• Identify the appropriate methodology for a given managerial problem
  • Apply descriptive analytics
  • Apply predictive analytics
  • Translate analytical results into substantive managerial advice
  • Communicate with a business analyst or data scientist

Lecturer: Philippe Baecke

Marketing Management
Within this module each student will learn to critically evaluate and explore the diversity of marketing theories, techniques, tools, technologies and practices and integrate this knowledge within a marketing planning framework.

Having successfully completed this module, the student should be able to:

  • Define, understand and critically evaluate key marketing concepts and philosophies within a marketing plan framework.
  • Appreciate the influence of key environmental forces on marketing activities including digitalisation and globalisation.
  • Identify and apply practical marketing strategies to the realities of the business environment.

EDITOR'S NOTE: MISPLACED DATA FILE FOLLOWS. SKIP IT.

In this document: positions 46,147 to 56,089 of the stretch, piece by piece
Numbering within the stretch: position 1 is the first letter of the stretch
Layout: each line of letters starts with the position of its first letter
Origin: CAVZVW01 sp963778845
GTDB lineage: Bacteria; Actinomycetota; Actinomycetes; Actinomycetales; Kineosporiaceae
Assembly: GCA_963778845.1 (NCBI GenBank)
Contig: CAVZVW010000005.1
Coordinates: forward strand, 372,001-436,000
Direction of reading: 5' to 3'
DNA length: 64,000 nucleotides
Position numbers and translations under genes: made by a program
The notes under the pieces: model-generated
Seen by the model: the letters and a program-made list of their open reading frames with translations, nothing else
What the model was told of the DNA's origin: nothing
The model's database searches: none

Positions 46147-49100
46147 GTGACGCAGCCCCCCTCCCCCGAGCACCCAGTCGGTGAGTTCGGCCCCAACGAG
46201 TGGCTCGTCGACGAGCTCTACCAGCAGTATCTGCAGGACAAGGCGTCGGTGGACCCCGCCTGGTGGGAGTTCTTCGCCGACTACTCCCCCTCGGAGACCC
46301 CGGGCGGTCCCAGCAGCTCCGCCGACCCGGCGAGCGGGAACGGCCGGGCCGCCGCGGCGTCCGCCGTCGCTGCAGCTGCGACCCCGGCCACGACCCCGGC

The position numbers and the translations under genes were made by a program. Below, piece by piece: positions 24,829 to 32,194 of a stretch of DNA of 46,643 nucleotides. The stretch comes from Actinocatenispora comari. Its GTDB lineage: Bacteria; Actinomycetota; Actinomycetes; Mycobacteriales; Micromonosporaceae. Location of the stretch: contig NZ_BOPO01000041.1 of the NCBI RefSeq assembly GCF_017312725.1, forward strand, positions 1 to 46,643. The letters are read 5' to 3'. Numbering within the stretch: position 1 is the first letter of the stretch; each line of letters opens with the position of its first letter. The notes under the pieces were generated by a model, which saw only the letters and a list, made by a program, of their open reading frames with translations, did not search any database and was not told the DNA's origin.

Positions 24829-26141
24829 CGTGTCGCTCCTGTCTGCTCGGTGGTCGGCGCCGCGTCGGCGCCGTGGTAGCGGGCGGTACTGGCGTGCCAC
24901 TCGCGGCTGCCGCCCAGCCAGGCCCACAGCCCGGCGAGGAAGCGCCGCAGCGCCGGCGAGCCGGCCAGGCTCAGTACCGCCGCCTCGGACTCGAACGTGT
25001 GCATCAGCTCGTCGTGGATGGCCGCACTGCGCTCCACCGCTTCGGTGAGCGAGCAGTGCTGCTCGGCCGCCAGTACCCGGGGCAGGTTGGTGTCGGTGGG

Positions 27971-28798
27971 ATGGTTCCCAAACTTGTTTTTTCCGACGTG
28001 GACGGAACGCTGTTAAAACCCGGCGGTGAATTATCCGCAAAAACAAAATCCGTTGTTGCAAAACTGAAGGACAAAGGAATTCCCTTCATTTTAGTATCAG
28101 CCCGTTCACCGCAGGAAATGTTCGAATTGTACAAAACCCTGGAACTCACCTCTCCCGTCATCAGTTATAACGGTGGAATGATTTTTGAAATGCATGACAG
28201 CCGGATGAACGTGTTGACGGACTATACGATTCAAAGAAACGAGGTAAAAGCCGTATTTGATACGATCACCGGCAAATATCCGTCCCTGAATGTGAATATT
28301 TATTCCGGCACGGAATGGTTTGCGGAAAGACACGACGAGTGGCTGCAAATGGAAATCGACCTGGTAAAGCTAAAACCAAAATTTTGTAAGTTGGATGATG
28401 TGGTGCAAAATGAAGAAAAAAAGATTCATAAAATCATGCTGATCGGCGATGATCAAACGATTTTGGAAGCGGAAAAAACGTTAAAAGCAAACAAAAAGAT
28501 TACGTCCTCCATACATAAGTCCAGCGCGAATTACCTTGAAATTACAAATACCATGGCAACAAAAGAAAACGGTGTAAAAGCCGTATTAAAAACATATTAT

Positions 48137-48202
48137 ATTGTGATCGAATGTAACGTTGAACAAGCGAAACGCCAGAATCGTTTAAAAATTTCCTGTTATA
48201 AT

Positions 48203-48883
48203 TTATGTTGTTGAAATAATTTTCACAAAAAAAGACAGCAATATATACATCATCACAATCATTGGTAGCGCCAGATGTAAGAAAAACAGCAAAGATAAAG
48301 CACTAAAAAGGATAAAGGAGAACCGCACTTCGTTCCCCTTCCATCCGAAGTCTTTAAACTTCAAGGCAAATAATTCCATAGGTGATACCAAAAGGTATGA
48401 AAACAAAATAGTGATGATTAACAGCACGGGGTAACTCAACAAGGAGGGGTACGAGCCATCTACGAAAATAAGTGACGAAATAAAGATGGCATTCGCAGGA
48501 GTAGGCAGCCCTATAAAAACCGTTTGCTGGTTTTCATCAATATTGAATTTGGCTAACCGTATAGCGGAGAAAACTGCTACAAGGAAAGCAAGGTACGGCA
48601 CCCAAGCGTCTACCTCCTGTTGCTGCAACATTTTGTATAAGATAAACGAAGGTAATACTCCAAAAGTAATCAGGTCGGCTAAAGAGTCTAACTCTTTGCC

• Demonstrate an understanding of the different approaches to market research using the many new and innovative technological advances.
  • Divide the market into distinct segments and identify and select optimum target market(s) for companies.
  • Select a positioning and differentiation strategy and design a positioning map.
  • Understand, identify and select the optimum marketing programme from the range of marketing mix activities.
  • Identify the core marketing management implementation issues and marketing metrics for success.